1. Kelly, Tracy DNP, RN


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I reviewed the chart the night before-"40 units of NPH insulin subcutaneous before breakfast"-then went home to practice the technique. With a tiny needle and a small volume of medication, I used an orange to simulate the skin and gain confidence in how to puncture the skin and push the plunger to inject the medication.


As I entered the unit with my fellow classmates the next morning, I felt prepared to give my very first injection. I removed the insulin from the refrigerator and began to warm the vial between my fingers. I carefully selected the 100-unit insulin syringe. As I slowly drew up the dose, nervously flicking the air bubble out of the top of the syringe, my clinical instructor watched from the side.


Before we went into the room, I checked the record for site rotation-right side of belly. I swallowed hard. We knocked and entered the room, introducing ourselves and our plans for the patient's morning insulin. The older man lying in bed nodded approvingly. When I pulled up his gown and searched the right side of his belly, I began to have doubts. I hadn't practiced an injection in the belly and the man's skin was dry and wrinkled-nothing like the smooth skin of the orange I'd used the night before.


I swabbed the area with the alcohol pad and then picked up the syringe. When I looked up at my instructor, she smiled and nodded supportively. A drop of sweat ran down the back of my neck and I felt a bit nauseous. I positioned the syringe at the 45-degree angle for a subcutaneous injection, then looked back at my instructor again. She moved closer to me for support. I pushed the needle into the skin, but it didn't go. I tried again, but the needle bounced off.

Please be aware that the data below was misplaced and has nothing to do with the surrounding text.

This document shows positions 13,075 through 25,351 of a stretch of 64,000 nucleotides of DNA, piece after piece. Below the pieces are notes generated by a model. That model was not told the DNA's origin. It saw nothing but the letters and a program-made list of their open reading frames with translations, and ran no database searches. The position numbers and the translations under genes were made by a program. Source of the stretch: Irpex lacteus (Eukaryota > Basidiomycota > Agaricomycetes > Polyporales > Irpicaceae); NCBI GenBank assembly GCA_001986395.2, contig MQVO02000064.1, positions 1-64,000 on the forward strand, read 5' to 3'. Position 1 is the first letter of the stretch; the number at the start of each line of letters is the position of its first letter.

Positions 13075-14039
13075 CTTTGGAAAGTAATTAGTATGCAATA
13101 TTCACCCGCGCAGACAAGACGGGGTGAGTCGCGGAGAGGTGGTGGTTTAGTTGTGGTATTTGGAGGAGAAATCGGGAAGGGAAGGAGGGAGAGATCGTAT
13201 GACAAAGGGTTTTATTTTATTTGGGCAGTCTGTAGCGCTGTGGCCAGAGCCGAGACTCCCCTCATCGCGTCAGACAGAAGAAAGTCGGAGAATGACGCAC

Feeling frantic, I looked at my instructor. She quietly told me, "It's okay. Try it again." I looked up at the patient, but he seemed unaware of my anxiety. Again, I started to push the needle into the skin, but at the last minute retreated. I doubted my skills. I couldn't do it. As the tears started to fill my eyes, the instructor came up behind me. She took my hand with the syringe still locked in position and together we advanced the needle into the man's belly.


"Push the plunger," she instructed. I did. Then she said, "Now remove the needle." I did. The patient looked at me and smiled. The instructor beamed with pride. I had done it! I'd struggled and needed help, but I'd given my first injection. I was going to be a nurse.


I have never forgotten the instructor's belief in me and the support she gave me almost 40 years ago. As a fragile student, I could have easily given up that day. But she urged me to continue. It was worth the effort.


My nursing career has been rich and devoted ever since. I learned to give many injections in many places in many parts of the world. In a hospital in Cambodia I started IVs on children with malaria. Once I became an advanced practice registered nurse, I perfected my skills in spinal taps and bone marrow aspiration in cancer clinics. In West Africa, I placed intraosseous needles into the tibia of children dehydrated from Ebola. And in the pediatric ICU I advanced PICC lines into infants with sepsis.


Recently I signed up to volunteer to inoculate health care providers with COVID-19 vaccine. As nurse faculty, I was no longer on the front line and so would wait my turn while paying it forward by vaccinating. My shift started at 6:30 AM and the line of ED nurses and ICU physicians was long, many having worked all night.


I scanned the busy room before finding my station. I proficiently drew up the dose, swabbed the upper arm of the nurse, and swiftly injected the medication into her arm. I withdrew the syringe and placed a Band-Aid on her arm, then smiled. As we locked eyes, I saw the tears she had endured over the last several months, the fatigue of a battle that seemed endless, and the joy she felt at receiving the vaccine. I took her hand, as years ago the instructor took mine, and beamed with pride.